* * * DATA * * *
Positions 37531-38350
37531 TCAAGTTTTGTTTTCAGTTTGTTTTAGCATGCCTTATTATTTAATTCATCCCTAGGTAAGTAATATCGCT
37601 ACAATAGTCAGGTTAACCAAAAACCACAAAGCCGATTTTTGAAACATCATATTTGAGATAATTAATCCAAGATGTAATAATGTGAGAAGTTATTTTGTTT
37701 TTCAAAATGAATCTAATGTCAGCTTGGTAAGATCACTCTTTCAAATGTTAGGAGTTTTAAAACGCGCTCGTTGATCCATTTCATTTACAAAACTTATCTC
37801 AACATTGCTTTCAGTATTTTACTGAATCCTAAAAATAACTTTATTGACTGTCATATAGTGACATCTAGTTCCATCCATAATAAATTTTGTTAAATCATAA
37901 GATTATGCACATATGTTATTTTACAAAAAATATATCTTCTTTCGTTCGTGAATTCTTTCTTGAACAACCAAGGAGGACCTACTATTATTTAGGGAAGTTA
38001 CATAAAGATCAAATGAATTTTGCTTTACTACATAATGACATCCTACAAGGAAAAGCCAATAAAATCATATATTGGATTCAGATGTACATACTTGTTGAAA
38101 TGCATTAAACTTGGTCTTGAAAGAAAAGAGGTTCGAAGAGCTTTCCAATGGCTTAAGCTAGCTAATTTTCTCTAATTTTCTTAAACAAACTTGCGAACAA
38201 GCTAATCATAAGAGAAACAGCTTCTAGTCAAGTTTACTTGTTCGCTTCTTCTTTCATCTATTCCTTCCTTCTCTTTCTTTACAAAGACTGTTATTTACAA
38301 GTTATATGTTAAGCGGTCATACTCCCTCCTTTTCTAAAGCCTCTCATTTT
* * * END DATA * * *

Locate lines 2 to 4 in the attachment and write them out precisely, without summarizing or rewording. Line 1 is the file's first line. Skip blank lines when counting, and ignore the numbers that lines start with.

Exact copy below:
37531 TCAAGTTTTGTTTTCAGTTTGTTTTAGCATGCCTTATTATTTAATTCATCCCTAGGTAAGTAATATCGCT
37601 ACAATAGTCAGGTTAACCAAAAACCACAAAGCCGATTTTTGAAACATCATATTTGAGATAATTAATCCAAGATGTAATAATGTGAGAAGTTATTTTGTTT
37701 TTCAAAATGAATCTAATGTCAGCTTGGTAAGATCACTCTTTCAAATGTTAGGAGTTTTAAAACGCGCTCGTTGATCCATTTCATTTACAAAACTTATCTC